Inside our mapathon to help Buffalo voters better access polling locations
Note: Woven Planet became Woven by Toyota on April 1, 2023. Note: This blog was originally published on December 5, 2020 by CARMERA, which is now part of Woven Planet. This post was updated on December 13, 2022.
Most of us take maps for granted. They’re a reliable convenience — a tool to help us get from point A to point B. But maps are also powerful tools that help increase accessibility to — and for — communities in need. Indeed, in the aftermath of a disaster, humanitarian organizations will often put out a call to the mapping community to help update maps that have been dramatically altered, helping aid organizations better prioritize, direct and coordinate aid. Such was the case in Beirut after the August 2020 explosion or following Hurricane Dorian.
The historic presidential election of 2020 also presented an accessibility challenge, albeit on a slightly less dramatic scale. The coronavirus pandemic made voting more complicated for everyone, especially for those who would normally rely on public or shared transportation.
Enter the Taskar Center for Accessible Technology (TCAT) at the University of Washington who put out a call to the broader mapping community: MapToTheVote2020 — an election-focused mapathon that combined a little friendly competition with a lot of social good. The premise was simple: give people “good, clear directions on getting to voting locations, ballot drop-off boxes and USPS locations without depending on public transportation.” Teams would make their updates to OpenStreetMaps (OSM), a collaborative mapping platform used by a wide range of organizations — from the National Park Service to Amazon, Apple, Facebook and Microsoft.
This challenge piqued the interest of some of the folks folks on our geospatial team. We set aside several days a year as company-wide empowerment days — opportunities for our team to work on personal projects that benefit the broader community — and MapToTheVote2020 seemed like a perfect group activity for October’s empowerment day.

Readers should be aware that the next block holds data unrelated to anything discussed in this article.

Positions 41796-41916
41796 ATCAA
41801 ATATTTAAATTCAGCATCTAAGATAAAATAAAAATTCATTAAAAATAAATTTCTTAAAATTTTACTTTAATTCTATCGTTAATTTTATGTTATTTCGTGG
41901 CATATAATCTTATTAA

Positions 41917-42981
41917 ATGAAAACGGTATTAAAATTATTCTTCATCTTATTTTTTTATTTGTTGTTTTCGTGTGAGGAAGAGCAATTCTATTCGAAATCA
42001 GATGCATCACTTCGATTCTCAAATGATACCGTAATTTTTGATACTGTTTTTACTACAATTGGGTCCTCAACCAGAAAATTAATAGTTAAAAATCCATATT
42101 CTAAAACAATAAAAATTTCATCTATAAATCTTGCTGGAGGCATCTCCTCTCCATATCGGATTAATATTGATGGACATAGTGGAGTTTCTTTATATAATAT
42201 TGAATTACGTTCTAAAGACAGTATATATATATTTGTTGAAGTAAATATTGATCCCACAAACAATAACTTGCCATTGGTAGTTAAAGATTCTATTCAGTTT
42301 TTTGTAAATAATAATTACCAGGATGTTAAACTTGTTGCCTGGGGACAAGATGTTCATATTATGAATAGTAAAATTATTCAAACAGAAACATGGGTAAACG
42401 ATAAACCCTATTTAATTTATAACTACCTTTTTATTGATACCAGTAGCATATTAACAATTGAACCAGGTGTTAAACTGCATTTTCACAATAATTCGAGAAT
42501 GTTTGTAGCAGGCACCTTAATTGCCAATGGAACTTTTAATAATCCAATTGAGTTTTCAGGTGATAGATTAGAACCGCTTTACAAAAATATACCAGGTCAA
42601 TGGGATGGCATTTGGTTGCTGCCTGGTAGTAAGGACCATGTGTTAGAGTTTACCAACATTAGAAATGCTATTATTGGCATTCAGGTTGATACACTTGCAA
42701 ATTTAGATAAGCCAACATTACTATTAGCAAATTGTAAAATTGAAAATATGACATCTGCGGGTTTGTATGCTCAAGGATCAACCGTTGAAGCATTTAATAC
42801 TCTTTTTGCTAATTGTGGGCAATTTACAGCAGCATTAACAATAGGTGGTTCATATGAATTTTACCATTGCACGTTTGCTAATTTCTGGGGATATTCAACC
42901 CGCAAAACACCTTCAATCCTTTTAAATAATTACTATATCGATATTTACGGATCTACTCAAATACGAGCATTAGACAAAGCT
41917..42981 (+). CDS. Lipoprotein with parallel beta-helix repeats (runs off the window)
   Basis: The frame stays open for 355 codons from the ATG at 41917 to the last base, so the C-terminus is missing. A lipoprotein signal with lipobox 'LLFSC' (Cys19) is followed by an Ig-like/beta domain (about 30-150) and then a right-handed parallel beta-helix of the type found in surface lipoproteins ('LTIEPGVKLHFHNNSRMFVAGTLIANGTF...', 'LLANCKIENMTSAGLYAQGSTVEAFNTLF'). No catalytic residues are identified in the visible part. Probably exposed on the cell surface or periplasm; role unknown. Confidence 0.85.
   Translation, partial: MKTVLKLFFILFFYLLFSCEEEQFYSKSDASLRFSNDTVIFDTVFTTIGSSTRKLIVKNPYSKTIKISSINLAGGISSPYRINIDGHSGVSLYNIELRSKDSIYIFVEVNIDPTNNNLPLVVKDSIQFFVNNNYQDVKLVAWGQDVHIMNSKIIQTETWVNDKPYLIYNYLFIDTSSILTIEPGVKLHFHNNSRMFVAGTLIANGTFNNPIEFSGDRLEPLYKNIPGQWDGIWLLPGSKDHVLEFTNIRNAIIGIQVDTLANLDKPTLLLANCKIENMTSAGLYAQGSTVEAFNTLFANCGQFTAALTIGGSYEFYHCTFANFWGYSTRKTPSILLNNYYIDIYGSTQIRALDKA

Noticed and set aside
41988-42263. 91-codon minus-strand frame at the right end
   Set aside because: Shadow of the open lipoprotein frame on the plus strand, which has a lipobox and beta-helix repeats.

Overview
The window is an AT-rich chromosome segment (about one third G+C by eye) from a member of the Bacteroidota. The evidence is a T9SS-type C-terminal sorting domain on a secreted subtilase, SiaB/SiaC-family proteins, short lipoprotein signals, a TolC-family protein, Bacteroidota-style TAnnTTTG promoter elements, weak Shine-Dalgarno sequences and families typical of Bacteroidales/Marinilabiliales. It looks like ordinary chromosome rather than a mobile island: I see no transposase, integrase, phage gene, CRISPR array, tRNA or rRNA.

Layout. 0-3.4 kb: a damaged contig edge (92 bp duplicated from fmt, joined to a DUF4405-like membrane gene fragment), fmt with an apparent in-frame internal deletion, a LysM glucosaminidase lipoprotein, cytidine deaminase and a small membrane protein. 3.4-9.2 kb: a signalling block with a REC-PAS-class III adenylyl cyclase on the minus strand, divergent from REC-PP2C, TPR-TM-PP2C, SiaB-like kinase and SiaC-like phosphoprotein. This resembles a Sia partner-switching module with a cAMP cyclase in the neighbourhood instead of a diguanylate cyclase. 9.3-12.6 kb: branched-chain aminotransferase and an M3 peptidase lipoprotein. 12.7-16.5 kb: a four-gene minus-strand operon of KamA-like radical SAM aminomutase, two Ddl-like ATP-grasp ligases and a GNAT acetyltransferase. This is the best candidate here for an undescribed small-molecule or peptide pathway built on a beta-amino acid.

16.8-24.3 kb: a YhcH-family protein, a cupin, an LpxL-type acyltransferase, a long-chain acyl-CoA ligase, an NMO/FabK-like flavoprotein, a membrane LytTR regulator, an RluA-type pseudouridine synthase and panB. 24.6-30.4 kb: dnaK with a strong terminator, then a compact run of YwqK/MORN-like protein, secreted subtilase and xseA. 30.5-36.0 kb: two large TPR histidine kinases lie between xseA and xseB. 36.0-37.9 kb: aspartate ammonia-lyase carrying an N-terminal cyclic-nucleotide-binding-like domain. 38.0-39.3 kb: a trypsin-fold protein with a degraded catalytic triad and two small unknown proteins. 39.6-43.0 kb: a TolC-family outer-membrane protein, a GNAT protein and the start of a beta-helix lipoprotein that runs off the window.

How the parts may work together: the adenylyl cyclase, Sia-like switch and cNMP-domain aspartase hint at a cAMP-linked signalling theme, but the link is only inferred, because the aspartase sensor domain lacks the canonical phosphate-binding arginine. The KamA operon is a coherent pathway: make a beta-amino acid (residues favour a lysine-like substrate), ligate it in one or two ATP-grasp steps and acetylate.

There was the obvious social good element, which aligned with our For All efforts but there were important team benefits as well.
First, by opening it up to the entire company, team members that don’t have experience with traditional mapmaking could try their hands at some old-school digital cartography. “The mapathon presented a nice chance to get back to basics,” said Geospatial Analyst Ben Gardner, one of the project’s co-organizers. “A lot of our normal work is focused on automating change detection and map updates, so there are folks here that don’t often have the opportunity to get their hands dirty and actually draw vectors and building outlines. We thought this would be a great way of reminding people how maps are traditionally made.”
Second, it gave us a good excuse to have a cross-functional jam session. Like many companies that have moved to remote work for the pandemic, we’re always on the lookout for opportunities to bring teams together and capture some of the spontaneous interaction that comes from being together in an office.
So what did we do?
The first step was to provide a map-making tutorial. “We had volunteers from a variety of departments — HR, finance, marketing, operations and product — so it was important to make sure everyone felt comfortable contributing to OSM,” said Ariel Kadouri, a map dev engineer and project co-organizer.
Second — after spinning up a mapping playlist (what’s mapping without some music?) — we homed in on Buffalo, New York. Buffalo was the ideal match for the project — urban but undermapped. In other words, it was a city that probably had a large number of residents who had been reliant on public transportation and now needed to find safe alternatives for getting to polling locations.
To that end, we wanted to focus on “the last inch.” In addition to tracing buildings, a relatively straightforward thing to do on OSM, we added small details like sidewalks slopes, curb ramps, entrance locations and other small features to the map. The thought being that with this added layer of detail, election-focused products and organizations that use OSM would be able to provide voters with more accurate information and better access. A secondary benefit was that because most polling locations are public facilities — community centers, churches, schools and the like — these updates would have downstream benefits to the people these organizations normally serve.
Central to our mission is making mobility available to more people in more places. This initiative fell right in line with that mission and if we helped just one voter it was worth it.
We’re looking for talented engineers to help us on this journey. If you’d like to join us, we’re hiring!